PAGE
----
In Santa Cruz County, the San Lorenzo River had crested Friday morning, prompting evacuation orders for Felton Grove, Paradise Park and Soquel Village due to flooding.

County officials shared video of significant flooding along Main Street in Soquel, advising residents north of Bates Creek they cannot pass.

“After a while, you’ve just got to laugh, otherwise you’re just gonna have horrible mental health,” said Cindi Busenhart, a stranded resident of Soquel.

She lives near Bates Creek, where a portion of the road collapsed Thursday night. She and all of her neighbors are for the most part stuck – unable to drive in or out, depending on friends and relatives on the other side to help with transporting people, food and goods.

“I don’t know how long it’s gonna take before they can actually, like, fix it. … I mean, the creek is just raging,” she said. “It didn’t take a little bit of a road out. It took a massive amount of the road out. So it’s definitely going to impact the residents here because there’s no way out.”

Flash flood warnings were in effect in San Luis Obispo County, where isolated rainfall totals of up to 15 inches were possible and streams near Cambria and San Simeon were already reaching concerning levels.

In the Merced County town of Planada, officials went door to door to many homes Wednesday and Thursday to warn of possible disaster.

The town was almost entirely flooded after a levee broke in January.

“People are full of fear,” County Supervisor Rodrigo Espinosa said Thursday as he returned from watching crews lay sandbags at nearby Bear Creek. He hoped that the sandbags, debris clearance and other infrastructure improvements would prevent a worst-case scenario.

And in Fresno, officials warned residents to be prepared for rainfall that would test the limits of the county’s water management systems.

“The soils are so saturated from all the rain we’ve received, it will not take much at all for those trees or power lines to perhaps fall across roadways, fall on top of homes, fall on top of other infrastructure,” Mattarochia said. “We’re going to have enhanced wind gusts, and we’re going to have enhanced rainfall rates, which can exacerbate the situation over some of these hot spots, like Mill Creek, like Kings River.

The county had previously set up a shelter for evacuees at Reedley College, but because of its proximity to the Kings River, officials decided to move it farther inland to the Sanger Community Center.

“We want everyone to know that this is not a normal situation. This is something that is completely outside the realm of even possibilities that we can imagine as meteorologists,” he said.

Indeed, the incoming storm will fall atop soaked soils and some of the deepest snowpack California has recorded, including historic snowpack in the San Bernardino Mountains, where many residents were trapped for days.

At least 13 people have been found dead in the wake of the snowstorms, and on Friday, residents and officials were bracing for the arrival of rain.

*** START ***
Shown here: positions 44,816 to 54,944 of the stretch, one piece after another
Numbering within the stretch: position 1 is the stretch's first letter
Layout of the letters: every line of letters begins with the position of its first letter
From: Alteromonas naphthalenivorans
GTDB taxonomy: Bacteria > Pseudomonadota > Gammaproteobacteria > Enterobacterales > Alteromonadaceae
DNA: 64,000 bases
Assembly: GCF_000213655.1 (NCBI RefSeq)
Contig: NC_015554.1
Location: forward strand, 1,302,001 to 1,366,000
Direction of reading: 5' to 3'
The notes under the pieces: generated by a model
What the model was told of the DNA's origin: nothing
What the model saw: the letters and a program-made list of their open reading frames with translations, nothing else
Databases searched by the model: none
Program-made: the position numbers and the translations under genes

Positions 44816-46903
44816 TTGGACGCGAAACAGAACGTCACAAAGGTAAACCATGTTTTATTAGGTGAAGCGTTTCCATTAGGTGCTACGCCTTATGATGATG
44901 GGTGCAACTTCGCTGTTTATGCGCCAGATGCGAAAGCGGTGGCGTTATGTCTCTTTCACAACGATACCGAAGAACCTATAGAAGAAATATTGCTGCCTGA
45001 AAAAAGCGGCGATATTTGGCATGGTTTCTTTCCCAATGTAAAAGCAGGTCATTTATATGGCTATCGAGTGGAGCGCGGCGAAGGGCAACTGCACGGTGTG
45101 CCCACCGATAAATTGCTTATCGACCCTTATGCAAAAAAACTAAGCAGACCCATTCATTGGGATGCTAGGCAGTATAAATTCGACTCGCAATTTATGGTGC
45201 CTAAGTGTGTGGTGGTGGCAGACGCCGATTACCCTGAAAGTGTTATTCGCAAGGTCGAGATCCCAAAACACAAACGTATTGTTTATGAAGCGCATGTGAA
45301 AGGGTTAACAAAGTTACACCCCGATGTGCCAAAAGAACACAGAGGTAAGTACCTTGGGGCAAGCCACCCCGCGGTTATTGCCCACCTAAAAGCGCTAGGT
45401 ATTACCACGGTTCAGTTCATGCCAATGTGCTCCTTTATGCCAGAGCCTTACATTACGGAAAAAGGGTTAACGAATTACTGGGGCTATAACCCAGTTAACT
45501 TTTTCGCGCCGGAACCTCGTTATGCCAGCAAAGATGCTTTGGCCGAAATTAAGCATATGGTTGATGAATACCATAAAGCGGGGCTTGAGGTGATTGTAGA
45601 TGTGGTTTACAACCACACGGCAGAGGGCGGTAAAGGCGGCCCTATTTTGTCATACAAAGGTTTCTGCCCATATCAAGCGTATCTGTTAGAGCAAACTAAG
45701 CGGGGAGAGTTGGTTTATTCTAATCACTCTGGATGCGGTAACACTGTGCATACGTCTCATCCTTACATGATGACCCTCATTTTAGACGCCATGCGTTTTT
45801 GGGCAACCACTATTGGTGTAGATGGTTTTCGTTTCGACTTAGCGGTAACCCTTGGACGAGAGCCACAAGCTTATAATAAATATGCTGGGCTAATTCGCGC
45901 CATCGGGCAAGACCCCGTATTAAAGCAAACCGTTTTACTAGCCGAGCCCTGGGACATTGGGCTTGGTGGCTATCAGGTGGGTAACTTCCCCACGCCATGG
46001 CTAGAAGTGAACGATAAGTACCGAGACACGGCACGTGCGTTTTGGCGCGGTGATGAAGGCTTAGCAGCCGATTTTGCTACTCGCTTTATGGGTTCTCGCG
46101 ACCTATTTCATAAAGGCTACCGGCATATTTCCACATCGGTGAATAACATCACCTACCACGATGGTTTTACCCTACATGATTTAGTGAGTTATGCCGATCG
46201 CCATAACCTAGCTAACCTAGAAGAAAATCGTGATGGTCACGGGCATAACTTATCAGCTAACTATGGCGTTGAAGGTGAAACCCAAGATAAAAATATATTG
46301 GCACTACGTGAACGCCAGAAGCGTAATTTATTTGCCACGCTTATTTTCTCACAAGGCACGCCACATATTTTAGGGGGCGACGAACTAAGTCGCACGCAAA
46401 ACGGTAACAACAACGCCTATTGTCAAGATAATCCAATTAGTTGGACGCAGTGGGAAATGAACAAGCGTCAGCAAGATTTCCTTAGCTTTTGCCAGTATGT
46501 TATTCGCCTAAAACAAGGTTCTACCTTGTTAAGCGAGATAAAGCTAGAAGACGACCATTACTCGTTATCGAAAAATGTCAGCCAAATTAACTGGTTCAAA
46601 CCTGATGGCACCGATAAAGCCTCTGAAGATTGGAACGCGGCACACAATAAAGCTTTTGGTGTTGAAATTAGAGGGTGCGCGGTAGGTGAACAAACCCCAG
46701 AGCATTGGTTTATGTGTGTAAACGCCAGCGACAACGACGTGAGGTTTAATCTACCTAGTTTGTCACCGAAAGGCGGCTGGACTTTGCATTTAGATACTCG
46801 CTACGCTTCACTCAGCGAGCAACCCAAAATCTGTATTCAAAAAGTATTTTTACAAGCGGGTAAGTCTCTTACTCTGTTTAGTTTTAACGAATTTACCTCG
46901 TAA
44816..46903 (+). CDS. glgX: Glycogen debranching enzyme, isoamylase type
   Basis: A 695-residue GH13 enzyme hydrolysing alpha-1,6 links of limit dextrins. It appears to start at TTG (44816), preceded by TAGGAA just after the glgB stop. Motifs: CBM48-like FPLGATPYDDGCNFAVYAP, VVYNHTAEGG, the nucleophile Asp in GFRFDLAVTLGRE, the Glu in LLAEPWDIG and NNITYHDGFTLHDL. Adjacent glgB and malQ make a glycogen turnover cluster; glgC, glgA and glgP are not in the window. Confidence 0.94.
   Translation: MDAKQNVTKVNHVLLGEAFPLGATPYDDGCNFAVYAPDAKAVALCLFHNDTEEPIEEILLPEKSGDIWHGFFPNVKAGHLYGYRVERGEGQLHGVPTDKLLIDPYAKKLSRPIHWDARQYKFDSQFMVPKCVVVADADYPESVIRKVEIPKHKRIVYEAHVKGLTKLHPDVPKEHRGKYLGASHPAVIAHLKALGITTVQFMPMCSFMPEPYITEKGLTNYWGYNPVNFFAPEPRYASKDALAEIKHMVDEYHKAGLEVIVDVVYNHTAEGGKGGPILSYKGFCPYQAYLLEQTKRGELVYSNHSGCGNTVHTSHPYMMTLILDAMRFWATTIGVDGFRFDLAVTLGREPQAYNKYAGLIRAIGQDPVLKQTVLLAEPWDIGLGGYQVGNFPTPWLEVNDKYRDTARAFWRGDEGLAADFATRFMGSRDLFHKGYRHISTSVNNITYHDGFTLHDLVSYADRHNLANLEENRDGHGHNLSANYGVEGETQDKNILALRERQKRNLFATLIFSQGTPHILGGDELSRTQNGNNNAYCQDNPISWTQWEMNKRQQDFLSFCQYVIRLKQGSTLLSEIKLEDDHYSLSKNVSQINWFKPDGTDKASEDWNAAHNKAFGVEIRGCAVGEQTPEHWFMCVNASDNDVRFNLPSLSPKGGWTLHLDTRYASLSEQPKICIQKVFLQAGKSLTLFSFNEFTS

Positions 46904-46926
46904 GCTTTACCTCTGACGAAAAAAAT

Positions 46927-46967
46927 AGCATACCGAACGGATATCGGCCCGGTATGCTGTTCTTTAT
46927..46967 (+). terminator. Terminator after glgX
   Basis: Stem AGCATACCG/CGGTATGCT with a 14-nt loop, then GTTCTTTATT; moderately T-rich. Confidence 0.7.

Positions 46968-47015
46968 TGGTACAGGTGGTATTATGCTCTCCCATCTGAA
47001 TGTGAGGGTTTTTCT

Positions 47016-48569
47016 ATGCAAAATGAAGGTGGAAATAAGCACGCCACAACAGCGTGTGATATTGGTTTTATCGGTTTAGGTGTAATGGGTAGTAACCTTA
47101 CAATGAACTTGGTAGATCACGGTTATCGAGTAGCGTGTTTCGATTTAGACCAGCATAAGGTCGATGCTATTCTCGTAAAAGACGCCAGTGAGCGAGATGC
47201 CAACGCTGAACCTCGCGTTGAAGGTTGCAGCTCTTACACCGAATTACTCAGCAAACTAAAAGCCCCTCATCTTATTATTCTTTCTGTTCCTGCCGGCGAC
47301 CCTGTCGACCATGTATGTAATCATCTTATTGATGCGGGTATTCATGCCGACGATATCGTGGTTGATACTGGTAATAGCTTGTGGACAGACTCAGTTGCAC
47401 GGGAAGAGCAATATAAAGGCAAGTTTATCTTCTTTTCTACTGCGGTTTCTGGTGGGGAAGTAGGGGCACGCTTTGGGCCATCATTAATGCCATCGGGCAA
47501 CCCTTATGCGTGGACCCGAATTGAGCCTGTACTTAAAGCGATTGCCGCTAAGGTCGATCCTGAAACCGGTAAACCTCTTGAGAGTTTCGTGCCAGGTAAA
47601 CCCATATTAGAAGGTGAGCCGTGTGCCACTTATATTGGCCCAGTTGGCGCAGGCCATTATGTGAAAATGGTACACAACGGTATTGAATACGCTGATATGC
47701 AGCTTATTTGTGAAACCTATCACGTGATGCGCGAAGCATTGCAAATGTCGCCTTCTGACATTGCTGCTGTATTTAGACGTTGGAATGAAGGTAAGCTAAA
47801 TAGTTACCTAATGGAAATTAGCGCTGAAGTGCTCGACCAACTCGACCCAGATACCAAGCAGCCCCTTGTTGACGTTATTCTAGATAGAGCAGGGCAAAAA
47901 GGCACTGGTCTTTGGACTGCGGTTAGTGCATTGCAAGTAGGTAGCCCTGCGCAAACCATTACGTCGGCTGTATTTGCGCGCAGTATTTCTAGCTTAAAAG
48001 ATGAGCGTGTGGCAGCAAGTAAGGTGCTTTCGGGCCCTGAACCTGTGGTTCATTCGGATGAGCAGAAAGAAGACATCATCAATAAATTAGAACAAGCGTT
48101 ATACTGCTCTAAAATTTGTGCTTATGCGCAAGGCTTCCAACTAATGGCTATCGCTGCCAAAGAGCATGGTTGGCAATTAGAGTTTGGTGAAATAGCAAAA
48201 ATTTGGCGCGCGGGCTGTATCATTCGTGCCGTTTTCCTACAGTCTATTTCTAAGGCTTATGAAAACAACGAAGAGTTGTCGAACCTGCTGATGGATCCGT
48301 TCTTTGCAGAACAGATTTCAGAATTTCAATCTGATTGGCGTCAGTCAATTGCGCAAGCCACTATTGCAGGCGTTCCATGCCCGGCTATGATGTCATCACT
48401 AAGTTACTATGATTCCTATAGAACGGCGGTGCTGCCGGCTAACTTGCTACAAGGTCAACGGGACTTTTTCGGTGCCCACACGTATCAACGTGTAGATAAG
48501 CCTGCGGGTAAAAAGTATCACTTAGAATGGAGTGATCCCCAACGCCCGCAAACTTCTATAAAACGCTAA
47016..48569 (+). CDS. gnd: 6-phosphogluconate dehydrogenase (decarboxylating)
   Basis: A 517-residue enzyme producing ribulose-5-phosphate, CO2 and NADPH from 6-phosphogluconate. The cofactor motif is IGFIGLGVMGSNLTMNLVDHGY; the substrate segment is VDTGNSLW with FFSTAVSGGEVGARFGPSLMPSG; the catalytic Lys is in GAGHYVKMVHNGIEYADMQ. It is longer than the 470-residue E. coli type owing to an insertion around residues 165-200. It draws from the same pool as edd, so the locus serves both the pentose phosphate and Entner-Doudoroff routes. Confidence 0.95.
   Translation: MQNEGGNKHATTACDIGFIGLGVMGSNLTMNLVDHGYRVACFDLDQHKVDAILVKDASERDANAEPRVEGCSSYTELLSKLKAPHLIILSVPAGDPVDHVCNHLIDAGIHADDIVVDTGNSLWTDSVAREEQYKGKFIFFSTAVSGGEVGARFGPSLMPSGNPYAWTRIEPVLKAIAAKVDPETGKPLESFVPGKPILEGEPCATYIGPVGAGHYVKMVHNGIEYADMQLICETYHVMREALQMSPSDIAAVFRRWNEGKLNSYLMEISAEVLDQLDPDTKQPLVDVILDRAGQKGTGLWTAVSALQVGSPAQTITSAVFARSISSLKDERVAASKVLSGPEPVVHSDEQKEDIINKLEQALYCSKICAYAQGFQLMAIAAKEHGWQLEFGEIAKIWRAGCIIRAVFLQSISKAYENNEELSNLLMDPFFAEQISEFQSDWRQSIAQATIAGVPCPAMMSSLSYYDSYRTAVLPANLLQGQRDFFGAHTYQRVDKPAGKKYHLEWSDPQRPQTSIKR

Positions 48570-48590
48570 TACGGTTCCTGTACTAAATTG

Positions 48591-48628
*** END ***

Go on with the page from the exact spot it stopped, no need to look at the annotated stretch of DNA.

“It’s just going to make the snow heavier,” said Rich Eagan, a spokesman for the county’s incident command team. “It’s also adding weight to the roofs.”

There have been multiple roof collapses in the area, and with about an inch of rain forecast for some parts, Eagan said it would be “a miracle” if there aren’t more.

The state has seen a spate of roof collapses from heavy snow, including a grocery store providing crucial supplies in Crestline. The roof of a Dollar General store in Amador County reportedly collapsed Thursday night.

Several of the state’s rivers flooded in January, when a series of nine back-to-back atmospheric rivers sent water rushing over levees and onto properties and roadways. The storms contributed to nearly two dozen deaths, including people trapped by floodwaters and killed by falling trees.

Officials are hoping to prevent a repeat of that deadly scenario and were making strategic releases from the state’s swelling reservoirs to make room for incoming flows. At Lake Oroville, California’s second-largest reservoir, officials had increased releases from the Hyatt Power Plant and were planning to open the main spillway Friday afternoon – marking the first use of the spillway since April 2019.

Operators also were ramping up releases from Lake Shasta, Millerton Lake and Folsom Lake, among others, to prevent overtopping. Folsom Lake primarily acts as a flood-control system for the Sacramento area.

The threat won’t ease when this storm moves out this weekend. Another atmospheric river is expected to follow early next week, and there is a potential for a third around March 19, according to state climatologist Mike Anderson.

In Fresno on Friday morning, Clovis resident Sheri Sinclair said rain had started flooding her yard. She was picking up sand bags from the city, which she planned to place around her house.

“This is unprecedented – a once-in-a-lifetime thing – and we need to heed the warnings,” said Sinclair, 62.

Sinclair said she has plenty of food and a pump to help empty her yard. But she feared the storm could be even worse than the ones in January.

“This is gonna be bad,” she said.